Last month, the Harvard School of Public Health unveiled new research stating that the healthiest diets cost about $1.50 more per day when compared to less healthy diets. By itself, $1.50 may not appear to be a lot of money; however this pocket change adds up quickly. This overage translates to an added cost of $550 per year for one person.
Why might this be? Researchers suggest that “unhealthy diets may cost less because food policies have focused on the production of ‘inexpensive, high volume’ commodities, which has led to a complex network of farming, storage, transportation, processing, manufacturing and marketing capabilities that favor sales of highly processed food products for maximal industry profit.”In other words, people have spent a lot of money to get us to buy cheap, unhealthy food.
If you’re starting to reconsider your New Year’s resolution to eat healthy, it’s important to consider the increased risk of developing a chronic disease associated with a diet high in processed, calorie-dense foods. That $1.50 per day you may be saving now can translate into thousands of dollars later in medical procedures and treatments for conditions such as heart disease, stroke and cancer.
Wondering how you can save that $1.50 at the grocery store? Here are my 10 money-saving tips and tricks:
1) Make a list…and stick to it. Planning is imperative in saving money. Schedule your meals ahead of time so you can make a list, be aware of the ingredients you already haveat home, don’t over-buy, and always check ads for sales.
2) Have a snack. Generally speaking, if we grocery shop and are hungry, we tend to give in to temptation and make impulsive food purchases. So to best tame that behavior, have a small, healthy snack before venturing out.
3) Save on protein foods. Animal protein foods – poultry, beef, pork and seafood – can be a costly grocery expense. A great way to save money is to try vegetarian protein foods, such as beans, tofu, eggs and legumes, which can cost significantly less (not to mention are a great, heart healthy choice!).
4) Cart reduction. This is a favorite trick of mine! Unless you’re buying for a large family, the next time you go grocery shopping, try using the smaller cart instead of the full size one. Since you have less space to work with, you’re more inclined to only purchase the necessities. If you opt for a basket you are limited by size and weight as the more you add to your basket the heavier it will become which means you have to lug it through the store. The bonus of shopping with a basket is the bicep workout your sneak in.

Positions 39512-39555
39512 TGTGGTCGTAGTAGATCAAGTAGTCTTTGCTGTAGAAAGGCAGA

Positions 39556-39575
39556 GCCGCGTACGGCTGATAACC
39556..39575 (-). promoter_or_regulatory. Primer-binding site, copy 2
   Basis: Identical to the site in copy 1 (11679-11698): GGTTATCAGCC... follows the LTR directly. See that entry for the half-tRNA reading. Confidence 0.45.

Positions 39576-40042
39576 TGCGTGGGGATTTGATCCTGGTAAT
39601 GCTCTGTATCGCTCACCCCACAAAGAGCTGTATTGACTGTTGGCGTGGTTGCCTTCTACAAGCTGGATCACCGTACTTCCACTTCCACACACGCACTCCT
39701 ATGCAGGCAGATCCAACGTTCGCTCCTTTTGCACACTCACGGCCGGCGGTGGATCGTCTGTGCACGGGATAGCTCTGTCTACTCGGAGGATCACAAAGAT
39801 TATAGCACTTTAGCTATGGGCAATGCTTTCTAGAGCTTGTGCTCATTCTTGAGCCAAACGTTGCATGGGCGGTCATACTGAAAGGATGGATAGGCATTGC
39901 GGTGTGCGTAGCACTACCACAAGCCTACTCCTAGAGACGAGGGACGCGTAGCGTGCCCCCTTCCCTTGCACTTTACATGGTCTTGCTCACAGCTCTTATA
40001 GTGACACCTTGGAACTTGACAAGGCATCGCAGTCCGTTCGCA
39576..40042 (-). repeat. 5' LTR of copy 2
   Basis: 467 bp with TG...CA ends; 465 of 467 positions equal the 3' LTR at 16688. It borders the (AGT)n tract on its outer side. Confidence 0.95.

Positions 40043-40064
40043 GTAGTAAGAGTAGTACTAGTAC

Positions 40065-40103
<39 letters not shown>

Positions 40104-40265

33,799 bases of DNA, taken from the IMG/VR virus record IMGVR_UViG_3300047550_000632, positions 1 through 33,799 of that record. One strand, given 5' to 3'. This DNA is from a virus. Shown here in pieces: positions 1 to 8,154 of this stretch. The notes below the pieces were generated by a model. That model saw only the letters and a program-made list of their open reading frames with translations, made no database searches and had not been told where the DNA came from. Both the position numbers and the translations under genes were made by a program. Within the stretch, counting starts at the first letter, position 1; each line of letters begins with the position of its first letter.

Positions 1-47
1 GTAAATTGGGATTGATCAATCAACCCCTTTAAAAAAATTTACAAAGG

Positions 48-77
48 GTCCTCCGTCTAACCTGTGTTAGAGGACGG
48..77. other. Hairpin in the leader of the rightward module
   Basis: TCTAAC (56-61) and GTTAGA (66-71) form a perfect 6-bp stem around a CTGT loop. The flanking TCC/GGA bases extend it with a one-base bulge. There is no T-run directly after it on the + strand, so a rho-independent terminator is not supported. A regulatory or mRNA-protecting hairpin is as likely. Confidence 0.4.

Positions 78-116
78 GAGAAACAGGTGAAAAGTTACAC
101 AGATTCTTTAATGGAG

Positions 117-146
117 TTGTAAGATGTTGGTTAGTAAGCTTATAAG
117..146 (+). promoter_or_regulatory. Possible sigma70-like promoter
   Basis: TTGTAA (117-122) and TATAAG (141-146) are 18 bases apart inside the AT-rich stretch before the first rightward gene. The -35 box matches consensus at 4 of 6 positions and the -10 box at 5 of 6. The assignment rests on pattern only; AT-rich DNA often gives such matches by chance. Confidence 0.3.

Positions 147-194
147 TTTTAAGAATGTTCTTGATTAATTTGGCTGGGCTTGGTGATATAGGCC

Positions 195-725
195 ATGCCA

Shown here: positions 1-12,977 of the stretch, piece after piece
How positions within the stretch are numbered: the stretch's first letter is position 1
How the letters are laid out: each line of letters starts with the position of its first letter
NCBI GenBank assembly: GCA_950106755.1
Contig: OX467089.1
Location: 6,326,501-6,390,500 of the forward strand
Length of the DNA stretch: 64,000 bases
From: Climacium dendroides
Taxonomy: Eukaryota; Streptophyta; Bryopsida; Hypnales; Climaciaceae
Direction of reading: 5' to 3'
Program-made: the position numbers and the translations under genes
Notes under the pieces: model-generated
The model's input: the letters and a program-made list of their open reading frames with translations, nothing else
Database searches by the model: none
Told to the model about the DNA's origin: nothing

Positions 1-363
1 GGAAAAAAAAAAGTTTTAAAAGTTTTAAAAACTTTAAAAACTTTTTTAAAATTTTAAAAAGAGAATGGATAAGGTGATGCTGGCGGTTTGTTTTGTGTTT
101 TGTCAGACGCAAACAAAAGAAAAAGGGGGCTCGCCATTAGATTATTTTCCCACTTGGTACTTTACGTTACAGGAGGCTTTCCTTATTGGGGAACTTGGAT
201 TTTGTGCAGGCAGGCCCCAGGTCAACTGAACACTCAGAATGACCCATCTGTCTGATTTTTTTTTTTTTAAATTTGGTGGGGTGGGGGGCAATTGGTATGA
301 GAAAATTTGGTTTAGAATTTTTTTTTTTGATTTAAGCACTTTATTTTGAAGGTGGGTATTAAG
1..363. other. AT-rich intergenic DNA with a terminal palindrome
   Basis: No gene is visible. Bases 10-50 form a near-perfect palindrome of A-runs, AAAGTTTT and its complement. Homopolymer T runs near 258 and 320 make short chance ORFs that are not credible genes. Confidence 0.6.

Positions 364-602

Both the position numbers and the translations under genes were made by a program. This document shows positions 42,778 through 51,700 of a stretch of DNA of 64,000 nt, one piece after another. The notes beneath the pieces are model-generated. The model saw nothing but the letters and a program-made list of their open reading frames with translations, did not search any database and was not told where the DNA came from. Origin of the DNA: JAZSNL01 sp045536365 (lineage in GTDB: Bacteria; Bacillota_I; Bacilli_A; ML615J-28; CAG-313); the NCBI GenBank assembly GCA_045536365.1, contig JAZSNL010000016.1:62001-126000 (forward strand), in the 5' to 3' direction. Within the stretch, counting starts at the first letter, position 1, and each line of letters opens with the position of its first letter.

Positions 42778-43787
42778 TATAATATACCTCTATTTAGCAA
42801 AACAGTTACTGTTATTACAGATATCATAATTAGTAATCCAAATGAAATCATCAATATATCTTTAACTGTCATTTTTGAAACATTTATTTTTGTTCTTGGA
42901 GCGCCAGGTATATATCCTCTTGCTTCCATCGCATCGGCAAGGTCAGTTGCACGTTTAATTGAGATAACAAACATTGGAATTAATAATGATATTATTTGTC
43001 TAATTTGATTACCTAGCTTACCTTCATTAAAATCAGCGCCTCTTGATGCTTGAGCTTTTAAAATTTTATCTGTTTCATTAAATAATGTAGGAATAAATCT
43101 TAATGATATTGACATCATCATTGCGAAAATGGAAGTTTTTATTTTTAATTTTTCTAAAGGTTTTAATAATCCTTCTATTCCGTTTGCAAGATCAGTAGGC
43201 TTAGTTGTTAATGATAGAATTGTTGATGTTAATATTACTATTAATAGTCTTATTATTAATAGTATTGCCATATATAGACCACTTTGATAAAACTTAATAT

5) Stock up on frozen fruits and vegetables – especially when they’re on sale! Frozen foods pack a big nutrient punch as they are picked at the peak of ripeness and quickly blanched than frozen. They are often less expensive than their fresh counterparts and they last much longer!
6) Buy produce in season. Produce will always be more expensive when purchased out of season, so look for what’s available now. If you’re unfamiliar with how to prepare seasonal favorites, the Healthy Bites blog is a great recipe resource!
7) Grow your own herbs. The cost to start your own indoor herb garden is minimal and provides fresh herbs all year round – for free!
8) Check unit prices. The unit price, which is usually listed on the grocery shelf, gives you the best deal for your money. So when comparing products, always compare their unit prices.
9) Be flexible.Unless you’re loyal to specific brands, try the generic version, which nearly always costs less. ADDED TIP: Look up and down. Big brands pay a lot of money to be on grocery shelves at eye-level. So remind yourself to look to the top and bottom shelves for comparable items at a lower cost.
10)Don’t throw your money away! Finally, the biggest waste of money comes from the food we throw away. To minimize food waste, stay mindful and use the food you have on hand before going out to buy more.
How do YOU save money at the grocery store? Share your tips with me and Healthy Bites readers!
Erin DeMito, RD, LDN